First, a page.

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29th May 2013, 9:46am
Student nurses are well-placed to learn on the wards
Nursing students The way Lincolnshire's next generation of nurses are being prepared for work on the wards has been praised in a report by a national regulator.

The Nursing and Midwifery Council awarded a rating of 'good' in all five areas assessed in its latest monitoring report into the partnership arrangements between the University of Lincoln and organisations where the University’s student nurses undertake training placements.

The report, which forms part of the NMC's UK wide Quality Assurance Framework, focussed specifically on the learning, assessment and mentoring of pre-registration adult nurses and the undergraduate nursing programme at the University of Lincoln, including placement providers in the NHS and private and independent sectors.

The number of new nursing students being educated by the University of Lincoln has grown substantially. The University was selected in 2011 as the preferred provider to deliver adult and mental health nursing education for the whole of Lincolnshire. Around 220 new nursing students enrolled in its School of Health and Social Care in September, four times the size of the previous intake.

As the regulator for nursing and midwifery in the UK, one of the NMC's many roles is to set standards of training and education for the 660,000 healthcare professionals.

The findings of the NMC were based on visits to wards, the University and feedback from patients, students, academic and healthcare staff from a wide variety of settings.

The report has acknowledged  that the University and placement providers are working well together, to ensure standards of care are high and that the appropriate systems are in place to ensure this quality of care is sustained.

The NMC praised the way the growth in nursing students at the University of Lincoln is being managed, and what this means for the oversight of student placements.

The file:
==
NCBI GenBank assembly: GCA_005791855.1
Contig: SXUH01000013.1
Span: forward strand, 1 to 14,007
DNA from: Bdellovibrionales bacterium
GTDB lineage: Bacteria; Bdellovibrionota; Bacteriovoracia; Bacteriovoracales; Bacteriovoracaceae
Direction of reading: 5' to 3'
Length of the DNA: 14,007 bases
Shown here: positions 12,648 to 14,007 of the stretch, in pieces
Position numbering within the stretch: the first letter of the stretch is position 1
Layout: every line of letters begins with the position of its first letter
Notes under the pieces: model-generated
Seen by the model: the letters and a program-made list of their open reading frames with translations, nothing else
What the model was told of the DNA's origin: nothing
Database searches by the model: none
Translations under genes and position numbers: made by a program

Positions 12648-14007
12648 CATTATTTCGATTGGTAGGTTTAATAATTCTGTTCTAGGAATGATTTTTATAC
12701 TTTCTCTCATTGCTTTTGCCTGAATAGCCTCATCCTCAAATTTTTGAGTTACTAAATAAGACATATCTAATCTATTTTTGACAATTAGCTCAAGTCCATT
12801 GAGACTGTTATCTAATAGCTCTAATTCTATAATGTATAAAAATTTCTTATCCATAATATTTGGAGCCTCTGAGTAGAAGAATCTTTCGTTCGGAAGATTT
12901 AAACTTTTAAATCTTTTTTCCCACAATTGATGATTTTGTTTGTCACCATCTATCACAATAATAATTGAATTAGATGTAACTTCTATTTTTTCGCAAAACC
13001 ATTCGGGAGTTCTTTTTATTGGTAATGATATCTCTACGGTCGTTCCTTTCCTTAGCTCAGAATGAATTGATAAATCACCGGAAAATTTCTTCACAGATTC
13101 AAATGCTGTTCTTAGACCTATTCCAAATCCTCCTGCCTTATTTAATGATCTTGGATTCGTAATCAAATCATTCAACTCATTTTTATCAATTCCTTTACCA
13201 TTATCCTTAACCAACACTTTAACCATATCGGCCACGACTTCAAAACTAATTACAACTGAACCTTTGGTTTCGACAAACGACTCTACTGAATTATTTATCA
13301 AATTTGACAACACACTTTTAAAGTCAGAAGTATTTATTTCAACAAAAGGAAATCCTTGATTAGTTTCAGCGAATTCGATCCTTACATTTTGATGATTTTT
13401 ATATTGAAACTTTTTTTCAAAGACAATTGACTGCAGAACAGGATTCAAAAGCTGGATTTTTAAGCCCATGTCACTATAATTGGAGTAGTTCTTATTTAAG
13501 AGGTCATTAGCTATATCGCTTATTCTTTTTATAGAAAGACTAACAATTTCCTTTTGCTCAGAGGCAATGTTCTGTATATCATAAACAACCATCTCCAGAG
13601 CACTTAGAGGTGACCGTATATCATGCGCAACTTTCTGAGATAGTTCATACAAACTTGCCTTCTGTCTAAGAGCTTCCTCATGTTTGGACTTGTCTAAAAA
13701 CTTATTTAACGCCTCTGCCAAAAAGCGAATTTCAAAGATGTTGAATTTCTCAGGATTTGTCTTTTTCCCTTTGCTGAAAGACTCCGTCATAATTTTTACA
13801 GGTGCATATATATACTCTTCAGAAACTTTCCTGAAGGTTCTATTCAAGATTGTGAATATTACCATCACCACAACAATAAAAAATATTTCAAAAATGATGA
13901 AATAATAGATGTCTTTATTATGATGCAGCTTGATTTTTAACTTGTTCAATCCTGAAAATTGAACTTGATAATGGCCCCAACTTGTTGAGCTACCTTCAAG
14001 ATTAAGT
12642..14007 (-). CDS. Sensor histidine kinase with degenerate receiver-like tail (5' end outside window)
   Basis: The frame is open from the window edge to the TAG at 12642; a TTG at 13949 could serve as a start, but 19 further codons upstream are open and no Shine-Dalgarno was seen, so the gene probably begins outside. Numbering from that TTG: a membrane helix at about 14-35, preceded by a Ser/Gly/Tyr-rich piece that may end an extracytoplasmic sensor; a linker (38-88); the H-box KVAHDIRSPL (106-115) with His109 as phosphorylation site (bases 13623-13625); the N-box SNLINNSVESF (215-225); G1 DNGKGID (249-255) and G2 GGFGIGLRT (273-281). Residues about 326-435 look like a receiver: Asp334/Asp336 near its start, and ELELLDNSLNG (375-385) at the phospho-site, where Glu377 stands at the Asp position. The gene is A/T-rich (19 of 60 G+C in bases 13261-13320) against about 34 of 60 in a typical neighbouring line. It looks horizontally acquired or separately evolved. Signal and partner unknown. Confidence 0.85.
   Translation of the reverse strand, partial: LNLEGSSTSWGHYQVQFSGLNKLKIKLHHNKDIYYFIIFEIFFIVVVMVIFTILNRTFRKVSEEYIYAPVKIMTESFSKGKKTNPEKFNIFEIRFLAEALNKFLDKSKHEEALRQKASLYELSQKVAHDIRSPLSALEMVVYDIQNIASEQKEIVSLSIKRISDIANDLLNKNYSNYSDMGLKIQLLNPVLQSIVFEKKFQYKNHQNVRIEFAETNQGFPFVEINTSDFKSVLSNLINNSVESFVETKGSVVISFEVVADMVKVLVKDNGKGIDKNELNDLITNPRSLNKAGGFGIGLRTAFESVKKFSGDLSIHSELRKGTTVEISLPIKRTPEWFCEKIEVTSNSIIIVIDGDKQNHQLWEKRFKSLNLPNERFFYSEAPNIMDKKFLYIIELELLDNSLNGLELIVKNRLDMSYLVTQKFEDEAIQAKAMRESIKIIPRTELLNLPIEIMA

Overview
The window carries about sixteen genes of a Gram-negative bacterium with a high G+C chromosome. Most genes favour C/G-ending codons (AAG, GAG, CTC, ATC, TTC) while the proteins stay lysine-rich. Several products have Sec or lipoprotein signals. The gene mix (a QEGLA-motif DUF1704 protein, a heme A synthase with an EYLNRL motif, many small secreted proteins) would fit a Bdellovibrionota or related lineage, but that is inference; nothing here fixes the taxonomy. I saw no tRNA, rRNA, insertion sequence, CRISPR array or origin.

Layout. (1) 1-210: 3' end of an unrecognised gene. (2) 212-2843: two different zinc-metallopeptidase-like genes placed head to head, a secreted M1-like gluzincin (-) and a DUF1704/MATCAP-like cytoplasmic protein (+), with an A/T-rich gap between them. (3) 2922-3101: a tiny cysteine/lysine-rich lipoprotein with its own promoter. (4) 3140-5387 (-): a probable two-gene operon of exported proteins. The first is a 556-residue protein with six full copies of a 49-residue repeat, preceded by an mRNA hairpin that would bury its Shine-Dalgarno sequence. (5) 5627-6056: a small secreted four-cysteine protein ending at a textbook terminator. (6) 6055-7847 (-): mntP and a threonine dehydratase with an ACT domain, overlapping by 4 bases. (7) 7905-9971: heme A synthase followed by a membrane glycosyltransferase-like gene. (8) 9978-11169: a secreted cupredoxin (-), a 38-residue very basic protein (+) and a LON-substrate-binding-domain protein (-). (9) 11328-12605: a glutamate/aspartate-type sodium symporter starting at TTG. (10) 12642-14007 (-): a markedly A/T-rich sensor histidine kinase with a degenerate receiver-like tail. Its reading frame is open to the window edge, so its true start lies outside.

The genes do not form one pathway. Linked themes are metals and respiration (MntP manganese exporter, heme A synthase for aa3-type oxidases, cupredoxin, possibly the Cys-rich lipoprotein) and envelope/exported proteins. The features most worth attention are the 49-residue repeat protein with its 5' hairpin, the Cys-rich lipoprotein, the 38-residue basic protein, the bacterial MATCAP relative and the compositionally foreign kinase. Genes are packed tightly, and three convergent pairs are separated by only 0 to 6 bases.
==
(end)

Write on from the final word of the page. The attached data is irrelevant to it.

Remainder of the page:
It also acknowledged the innovative nature of the Nursing programme at Lincoln, including the focus on public health, and commended the use of the University's new Simulated Practice Learning Environment, which offers students and their training mentors a place to learn away from wards.

Dr Julie Williams, Director of Nurse Education at the University of Lincoln, said: "The outcome of this latest monitoring report by the NMC is excellent news for students, healthcare professionals and patients and their families. It recognises that we have built strong partnerships with placement providers and have solid systems in place to ensure that our student nurses, and their mentors, are well-supported throughout their placements."

Director of Nursing at United Lincolnshire Hospitals NHS Trust, Eiri Jones, said she was delighted with the NMC report. She added: "It confirms that the work the Trust has undertaken in relation to improving the student practice learning experience in partnership with its education provider has been effective. The trust is fully committed to supporting learners in practice and to working in a collaborative way with the University of Lincoln."

Sue Cousland, Chief Nurse and Director of Operations at Lincolnshire Community Health Services, said: "This report is a real boost for all the staff in Lincolnshire and supports the very real commitment of all providers in supporting the University to ensure that all students are trained to look after patients whether they are in a hospital or community setting."

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